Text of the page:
Eventually the statue was removed from Druid Ridge Cemetery, and was donated to a Baltimore museum. It was never displayed however, and resided in the basement. Occasionally, people still congregate at the cemetery, but it is no longer the location of fraternity stunts…..

There is a dispute over whether or not the "Grief" statue is the Black Aggie. Another statue in Druid Ridge Cemetery depicting Clotho, one of the Three Fates from Greek mythology, was purported to be the original statue named Black Aggie, however it never sat on the Agnus family plot so there is no reason for the diminutive "Aggie" to have been applied to it

 

One of the visitors who arrived to ponder the Adams Memorial might certainly have been Baltimore’s General Felix Agnus. What did he see in the statue that eventually made him want a duplicate of the Adams Memorial on his own tomb? More importantly, why would he want his memorial to be a copy of someone else’s when he, himself, was such a unique man?


Agnus was born in France in 1839. At the age of 13, he went on a four-year trip around the world, visiting many distant and exotic locales and rounding both the Cape of Good Hope and Cape Horn. When he was 20, he fought in the army of Napoleon III against Austria and later fought with General Garibaldi’s forces in Italy. For reasons he never made clear, he emigrated to New York in 1860 to become a silver chaser and sculptor at Tiffany’s. When the American Civil War broke out, his military zeal was renewed. He enlisted as a private on the side of the Union and began a war record so incredible that he was promoted to brigadier general by the age of 26. He saw action in many battles and was wounded more than a dozen times by gunfire and even a saber. Agnus often said later that he was "shot 13 times -- and always in the front," and H.L. Mencken remarked that Agnus "had so much lead in him, he rattled when he walked."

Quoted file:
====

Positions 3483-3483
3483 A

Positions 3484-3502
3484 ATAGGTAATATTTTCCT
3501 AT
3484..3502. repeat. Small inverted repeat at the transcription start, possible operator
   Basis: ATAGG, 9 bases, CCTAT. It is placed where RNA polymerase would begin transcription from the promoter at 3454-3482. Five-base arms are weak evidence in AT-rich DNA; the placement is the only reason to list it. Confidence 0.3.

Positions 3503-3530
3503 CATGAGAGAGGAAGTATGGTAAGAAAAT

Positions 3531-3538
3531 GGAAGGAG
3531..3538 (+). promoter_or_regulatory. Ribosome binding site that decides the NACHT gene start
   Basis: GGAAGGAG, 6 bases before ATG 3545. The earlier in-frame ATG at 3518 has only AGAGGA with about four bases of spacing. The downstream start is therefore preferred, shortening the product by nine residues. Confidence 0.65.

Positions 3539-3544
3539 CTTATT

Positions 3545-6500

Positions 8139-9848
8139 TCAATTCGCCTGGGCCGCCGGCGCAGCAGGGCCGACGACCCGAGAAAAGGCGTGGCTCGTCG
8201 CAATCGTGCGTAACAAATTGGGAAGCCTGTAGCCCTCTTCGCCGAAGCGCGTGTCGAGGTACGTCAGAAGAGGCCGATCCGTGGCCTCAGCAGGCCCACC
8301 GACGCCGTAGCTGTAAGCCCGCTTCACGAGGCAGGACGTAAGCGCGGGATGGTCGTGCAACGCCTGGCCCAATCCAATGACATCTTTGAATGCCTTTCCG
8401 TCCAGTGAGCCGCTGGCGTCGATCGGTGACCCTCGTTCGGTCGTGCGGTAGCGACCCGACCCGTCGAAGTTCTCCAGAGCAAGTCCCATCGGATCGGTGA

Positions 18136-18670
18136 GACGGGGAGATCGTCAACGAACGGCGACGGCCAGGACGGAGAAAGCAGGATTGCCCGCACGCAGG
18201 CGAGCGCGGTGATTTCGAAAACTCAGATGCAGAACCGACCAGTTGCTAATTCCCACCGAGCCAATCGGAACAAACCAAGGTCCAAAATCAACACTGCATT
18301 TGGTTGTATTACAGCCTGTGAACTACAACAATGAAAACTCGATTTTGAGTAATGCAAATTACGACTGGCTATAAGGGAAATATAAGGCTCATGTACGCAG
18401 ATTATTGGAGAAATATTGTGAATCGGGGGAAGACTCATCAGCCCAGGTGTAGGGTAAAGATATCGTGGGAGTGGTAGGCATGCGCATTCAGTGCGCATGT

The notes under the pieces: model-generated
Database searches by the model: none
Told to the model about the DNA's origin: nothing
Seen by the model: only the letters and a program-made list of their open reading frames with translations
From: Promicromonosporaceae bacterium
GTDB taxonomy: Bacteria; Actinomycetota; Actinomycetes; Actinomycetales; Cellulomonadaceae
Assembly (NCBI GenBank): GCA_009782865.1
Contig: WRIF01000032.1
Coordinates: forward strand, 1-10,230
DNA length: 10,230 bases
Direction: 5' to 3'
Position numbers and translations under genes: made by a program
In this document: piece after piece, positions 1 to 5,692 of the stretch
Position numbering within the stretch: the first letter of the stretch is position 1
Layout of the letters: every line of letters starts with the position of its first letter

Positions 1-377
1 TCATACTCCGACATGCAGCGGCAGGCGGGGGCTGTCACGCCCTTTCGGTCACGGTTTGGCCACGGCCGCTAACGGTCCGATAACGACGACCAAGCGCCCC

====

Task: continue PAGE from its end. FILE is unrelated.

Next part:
After being more severely wounded than usual, then-Lieutenant Agnus was brought to Baltimore for treatment. There, he met Charles Carroll Fulton, publisher of The Baltimore American newspaper, and his daughter, Annie, who nursed him back to health. When the war was over, he returned to Baltimore and married his former nurse. He briefly served in the internal revenue office and was appointed as Consul to Londonderry, Ireland by the United States Senate. He declined this position, however, and eventually succeeded his father-in-law as publisher of The Baltimore American, a position he retained for the rest of his life.